Discover Land Art in Ucka Nature Park
In the inland territories of Opatija riviera, one can find the mountain range of Ucka. Dominating the eastern side of Istria, this gorgeous landscape has been given the status of Natural Park, and is under state protection of Croatia. But thanks to artist Boris Pecigos, wonderful sceneries are not the only thing to enjoy. There is a lot of land art in Ucka Nature Park, such as geoglyphs and labyrinths ready to be discovered.
Visitors are welcome to explore this unique bond of art and nature on the slopes of Cicarija Mountain, which is a part of the aforementioned Nature Park. A 6,5 kilometer long walking path connects artistic exhibits and provides the attendees with some gorgeous views. The track itself is not very physically demanding, and can be traversed in about three hours. Locals recommend longer walks so that you can get most of the experience.
Pecigos’ art pieces are imagined to note the relationship between humans and nature. Although the former usually influences the latter, it is not unwise to remind how related we are to the surrounding world and dependant to its premises.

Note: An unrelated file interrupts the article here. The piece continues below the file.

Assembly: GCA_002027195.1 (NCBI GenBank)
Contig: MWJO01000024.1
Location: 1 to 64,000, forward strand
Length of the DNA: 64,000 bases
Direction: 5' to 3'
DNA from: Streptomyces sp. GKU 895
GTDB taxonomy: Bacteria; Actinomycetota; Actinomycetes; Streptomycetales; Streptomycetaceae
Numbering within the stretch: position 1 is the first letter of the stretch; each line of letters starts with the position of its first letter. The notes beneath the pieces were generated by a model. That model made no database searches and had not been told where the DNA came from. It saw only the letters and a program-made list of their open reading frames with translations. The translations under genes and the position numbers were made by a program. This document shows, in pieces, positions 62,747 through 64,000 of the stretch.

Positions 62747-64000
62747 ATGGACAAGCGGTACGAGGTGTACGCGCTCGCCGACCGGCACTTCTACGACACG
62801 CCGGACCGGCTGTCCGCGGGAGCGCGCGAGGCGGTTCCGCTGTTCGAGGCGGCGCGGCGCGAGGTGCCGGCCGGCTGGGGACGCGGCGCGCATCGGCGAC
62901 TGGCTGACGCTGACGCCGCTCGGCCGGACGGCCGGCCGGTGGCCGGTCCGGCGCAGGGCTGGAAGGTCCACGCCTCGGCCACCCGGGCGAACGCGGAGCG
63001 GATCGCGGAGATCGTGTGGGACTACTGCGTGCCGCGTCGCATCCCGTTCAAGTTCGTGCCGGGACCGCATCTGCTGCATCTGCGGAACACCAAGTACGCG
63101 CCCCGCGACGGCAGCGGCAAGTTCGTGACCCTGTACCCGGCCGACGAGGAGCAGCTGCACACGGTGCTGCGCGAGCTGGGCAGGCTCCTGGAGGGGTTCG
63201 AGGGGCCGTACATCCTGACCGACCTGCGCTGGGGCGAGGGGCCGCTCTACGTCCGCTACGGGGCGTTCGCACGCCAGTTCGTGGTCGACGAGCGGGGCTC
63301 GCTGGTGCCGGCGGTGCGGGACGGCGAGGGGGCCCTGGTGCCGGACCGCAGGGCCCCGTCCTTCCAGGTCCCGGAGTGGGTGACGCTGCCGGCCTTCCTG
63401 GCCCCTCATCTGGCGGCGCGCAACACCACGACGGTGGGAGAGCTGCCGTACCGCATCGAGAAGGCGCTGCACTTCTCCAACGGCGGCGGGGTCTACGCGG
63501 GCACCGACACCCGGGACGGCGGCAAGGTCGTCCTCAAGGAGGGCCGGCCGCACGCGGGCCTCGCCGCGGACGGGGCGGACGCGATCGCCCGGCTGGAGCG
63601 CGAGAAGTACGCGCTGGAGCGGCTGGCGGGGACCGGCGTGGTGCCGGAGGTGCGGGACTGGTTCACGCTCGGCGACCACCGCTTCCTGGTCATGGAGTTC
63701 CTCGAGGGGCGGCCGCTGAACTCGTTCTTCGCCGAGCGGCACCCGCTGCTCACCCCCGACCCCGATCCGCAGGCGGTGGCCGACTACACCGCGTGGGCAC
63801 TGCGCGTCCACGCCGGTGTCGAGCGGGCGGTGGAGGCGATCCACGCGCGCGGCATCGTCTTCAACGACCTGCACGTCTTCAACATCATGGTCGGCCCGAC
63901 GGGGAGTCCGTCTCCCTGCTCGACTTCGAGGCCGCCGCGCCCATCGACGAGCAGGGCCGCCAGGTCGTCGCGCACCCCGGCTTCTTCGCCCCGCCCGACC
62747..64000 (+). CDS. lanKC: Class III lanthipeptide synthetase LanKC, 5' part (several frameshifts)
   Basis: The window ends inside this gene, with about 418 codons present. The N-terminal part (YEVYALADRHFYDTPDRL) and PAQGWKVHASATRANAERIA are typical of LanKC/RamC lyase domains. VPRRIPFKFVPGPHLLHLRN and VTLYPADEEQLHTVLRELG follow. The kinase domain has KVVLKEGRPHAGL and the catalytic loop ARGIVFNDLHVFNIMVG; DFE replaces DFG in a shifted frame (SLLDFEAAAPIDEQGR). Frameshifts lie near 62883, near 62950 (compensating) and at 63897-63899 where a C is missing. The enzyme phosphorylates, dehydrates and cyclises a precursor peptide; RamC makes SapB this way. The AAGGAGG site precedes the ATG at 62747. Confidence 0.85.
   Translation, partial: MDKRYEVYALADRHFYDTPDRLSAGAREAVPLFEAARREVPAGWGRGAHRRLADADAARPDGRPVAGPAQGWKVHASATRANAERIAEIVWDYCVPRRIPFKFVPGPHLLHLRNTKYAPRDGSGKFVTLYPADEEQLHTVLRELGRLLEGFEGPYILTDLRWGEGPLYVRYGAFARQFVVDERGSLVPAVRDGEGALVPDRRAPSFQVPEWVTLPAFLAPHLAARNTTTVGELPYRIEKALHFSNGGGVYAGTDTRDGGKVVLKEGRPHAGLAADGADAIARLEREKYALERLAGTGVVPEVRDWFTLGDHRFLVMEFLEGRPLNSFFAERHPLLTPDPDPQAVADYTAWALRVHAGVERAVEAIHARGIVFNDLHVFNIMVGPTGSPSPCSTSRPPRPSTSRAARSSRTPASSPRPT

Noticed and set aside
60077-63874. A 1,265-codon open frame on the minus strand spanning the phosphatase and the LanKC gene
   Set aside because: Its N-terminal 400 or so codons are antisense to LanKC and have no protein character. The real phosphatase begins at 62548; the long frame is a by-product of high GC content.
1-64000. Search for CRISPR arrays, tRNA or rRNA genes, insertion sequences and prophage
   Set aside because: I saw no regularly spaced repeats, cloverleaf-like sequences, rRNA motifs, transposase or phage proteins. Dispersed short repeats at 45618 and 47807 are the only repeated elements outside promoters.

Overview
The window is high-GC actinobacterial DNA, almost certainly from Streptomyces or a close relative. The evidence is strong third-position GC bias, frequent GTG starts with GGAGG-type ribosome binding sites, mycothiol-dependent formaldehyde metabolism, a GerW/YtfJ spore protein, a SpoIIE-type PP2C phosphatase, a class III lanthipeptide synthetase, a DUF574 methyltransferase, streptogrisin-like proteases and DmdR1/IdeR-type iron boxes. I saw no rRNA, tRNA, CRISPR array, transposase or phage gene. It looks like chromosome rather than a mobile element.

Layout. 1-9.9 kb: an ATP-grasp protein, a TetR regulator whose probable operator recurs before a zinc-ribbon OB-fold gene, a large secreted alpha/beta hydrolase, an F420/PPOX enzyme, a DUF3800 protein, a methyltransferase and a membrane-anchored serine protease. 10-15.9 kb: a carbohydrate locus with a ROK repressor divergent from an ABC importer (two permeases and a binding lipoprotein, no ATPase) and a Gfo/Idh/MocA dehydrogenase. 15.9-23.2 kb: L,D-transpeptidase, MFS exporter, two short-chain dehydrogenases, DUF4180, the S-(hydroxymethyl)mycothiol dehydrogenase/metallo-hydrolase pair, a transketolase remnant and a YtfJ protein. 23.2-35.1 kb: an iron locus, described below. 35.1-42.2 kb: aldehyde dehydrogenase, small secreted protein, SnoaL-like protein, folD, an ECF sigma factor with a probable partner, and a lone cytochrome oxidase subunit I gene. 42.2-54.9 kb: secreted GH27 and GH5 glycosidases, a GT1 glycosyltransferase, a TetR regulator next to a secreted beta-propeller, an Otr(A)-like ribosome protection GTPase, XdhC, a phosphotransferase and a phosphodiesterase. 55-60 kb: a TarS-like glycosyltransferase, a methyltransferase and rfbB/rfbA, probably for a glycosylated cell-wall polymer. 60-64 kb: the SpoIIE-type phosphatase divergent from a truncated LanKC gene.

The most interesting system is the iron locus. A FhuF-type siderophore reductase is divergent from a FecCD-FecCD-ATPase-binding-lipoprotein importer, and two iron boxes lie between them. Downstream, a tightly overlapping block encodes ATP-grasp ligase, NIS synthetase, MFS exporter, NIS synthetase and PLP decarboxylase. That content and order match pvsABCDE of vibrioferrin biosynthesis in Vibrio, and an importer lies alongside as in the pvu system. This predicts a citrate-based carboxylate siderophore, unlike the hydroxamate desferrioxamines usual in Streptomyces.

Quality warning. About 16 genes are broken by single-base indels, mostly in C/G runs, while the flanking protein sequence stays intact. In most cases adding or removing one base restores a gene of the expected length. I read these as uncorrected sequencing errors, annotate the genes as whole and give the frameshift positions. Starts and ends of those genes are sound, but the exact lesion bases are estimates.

Some of the land art installations include: Vilinsko sijelo, or as one would translate it “The Fairy Seats”. It is a site where several stones were found in circular pattern, a locality that Istrian folktales usually tied to fairies living in the forest. Ljubavni Kamen, or “The Love Stone” is a heart-shaped piece of rock that has been decorated with paint, while Crveno Stablo, (“The Red Tree”) is a colored plant that underlines the negative impact of humans on natural world.
These are just a few pieces of land art in Ucka, with many more exhibits waiting to be found by visitors of this unique locality. If wishing to attend, be aware that there are two entrances to this track, one beginning next to park’s official infocenter and the other in vicinity of Dopolavoro restaurant. Feel free to visit the artist’s official website for more information, and have fun beneath the peaks of Cicarija.
Photos Courtesy of Boris Pecigos and used with permission.